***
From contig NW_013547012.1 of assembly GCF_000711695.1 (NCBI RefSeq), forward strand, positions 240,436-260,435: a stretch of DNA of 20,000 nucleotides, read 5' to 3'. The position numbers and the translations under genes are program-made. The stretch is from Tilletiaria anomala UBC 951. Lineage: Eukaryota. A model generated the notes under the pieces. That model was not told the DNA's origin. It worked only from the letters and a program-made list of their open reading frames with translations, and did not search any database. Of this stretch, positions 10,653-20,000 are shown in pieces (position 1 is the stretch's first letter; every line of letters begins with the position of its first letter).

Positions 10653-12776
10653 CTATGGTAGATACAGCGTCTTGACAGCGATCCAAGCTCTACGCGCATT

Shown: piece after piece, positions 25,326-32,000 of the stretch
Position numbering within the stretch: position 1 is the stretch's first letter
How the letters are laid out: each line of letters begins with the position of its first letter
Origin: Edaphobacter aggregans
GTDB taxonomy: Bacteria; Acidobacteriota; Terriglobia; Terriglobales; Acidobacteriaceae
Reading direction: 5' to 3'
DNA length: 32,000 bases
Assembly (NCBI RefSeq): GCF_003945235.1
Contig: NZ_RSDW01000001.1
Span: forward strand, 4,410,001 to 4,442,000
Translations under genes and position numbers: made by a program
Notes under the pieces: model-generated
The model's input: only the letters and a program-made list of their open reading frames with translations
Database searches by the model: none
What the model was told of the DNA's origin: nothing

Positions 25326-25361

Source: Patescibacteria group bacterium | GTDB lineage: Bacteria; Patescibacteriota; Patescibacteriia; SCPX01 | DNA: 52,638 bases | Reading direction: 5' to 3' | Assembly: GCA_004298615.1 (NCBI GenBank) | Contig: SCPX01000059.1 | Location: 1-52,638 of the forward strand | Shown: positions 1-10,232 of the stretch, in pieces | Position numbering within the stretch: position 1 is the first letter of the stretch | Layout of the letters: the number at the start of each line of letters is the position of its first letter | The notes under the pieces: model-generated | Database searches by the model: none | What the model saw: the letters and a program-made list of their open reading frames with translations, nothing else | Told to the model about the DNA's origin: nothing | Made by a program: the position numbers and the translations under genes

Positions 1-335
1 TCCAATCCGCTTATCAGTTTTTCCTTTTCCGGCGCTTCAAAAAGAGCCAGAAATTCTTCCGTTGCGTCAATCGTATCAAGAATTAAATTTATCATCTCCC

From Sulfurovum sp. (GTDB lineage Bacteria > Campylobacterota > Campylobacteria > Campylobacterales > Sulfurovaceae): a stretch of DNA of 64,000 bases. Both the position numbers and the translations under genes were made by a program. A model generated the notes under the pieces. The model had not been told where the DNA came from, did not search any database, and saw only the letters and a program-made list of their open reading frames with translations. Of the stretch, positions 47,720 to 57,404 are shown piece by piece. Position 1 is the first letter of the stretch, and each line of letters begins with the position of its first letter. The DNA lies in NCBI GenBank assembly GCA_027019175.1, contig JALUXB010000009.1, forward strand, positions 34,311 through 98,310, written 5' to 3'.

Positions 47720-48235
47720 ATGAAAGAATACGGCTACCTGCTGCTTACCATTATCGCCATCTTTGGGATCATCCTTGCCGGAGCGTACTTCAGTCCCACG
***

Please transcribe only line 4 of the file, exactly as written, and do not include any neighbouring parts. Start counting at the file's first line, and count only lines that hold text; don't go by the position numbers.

Shown: piece after piece, positions 25,326-32,000 of the stretch